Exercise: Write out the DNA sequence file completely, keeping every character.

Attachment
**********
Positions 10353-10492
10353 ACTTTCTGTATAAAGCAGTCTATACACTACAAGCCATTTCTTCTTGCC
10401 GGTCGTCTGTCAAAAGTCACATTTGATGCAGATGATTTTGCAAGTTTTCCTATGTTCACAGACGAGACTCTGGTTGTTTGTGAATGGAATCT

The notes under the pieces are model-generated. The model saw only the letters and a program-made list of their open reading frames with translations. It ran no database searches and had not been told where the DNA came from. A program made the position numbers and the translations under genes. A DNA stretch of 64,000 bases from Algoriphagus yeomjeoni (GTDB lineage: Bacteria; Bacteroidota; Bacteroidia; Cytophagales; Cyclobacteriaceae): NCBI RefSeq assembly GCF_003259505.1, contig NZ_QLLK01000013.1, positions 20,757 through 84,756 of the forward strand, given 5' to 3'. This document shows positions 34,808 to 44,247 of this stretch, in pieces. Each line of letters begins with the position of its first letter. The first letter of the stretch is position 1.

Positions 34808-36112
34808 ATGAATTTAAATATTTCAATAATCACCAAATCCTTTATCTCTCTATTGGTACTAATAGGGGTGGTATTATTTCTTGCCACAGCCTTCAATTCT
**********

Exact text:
Positions 10353-10492
10353 ACTTTCTGTATAAAGCAGTCTATACACTACAAGCCATTTCTTCTTGCC
10401 GGTCGTCTGTCAAAAGTCACATTTGATGCAGATGATTTTGCAAGTTTTCCTATGTTCACAGACGAGACTCTGGTTGTTTGTGAATGGAATCT

The notes under the pieces are model-generated. The model saw only the letters and a program-made list of their open reading frames with translations. It ran no database searches and had not been told where the DNA came from. A program made the position numbers and the translations under genes. A DNA stretch of 64,000 bases from Algoriphagus yeomjeoni (GTDB lineage: Bacteria; Bacteroidota; Bacteroidia; Cytophagales; Cyclobacteriaceae): NCBI RefSeq assembly GCF_003259505.1, contig NZ_QLLK01000013.1, positions 20,757 through 84,756 of the forward strand, given 5' to 3'. This document shows positions 34,808 to 44,247 of this stretch, in pieces. Each line of letters begins with the position of its first letter. The first letter of the stretch is position 1.

Positions 34808-36112
34808 ATGAATTTAAATATTTCAATAATCACCAAATCCTTTATCTCTCTATTGGTACTAATAGGGGTGGTATTATTTCTTGCCACAGCCTTCAATTCT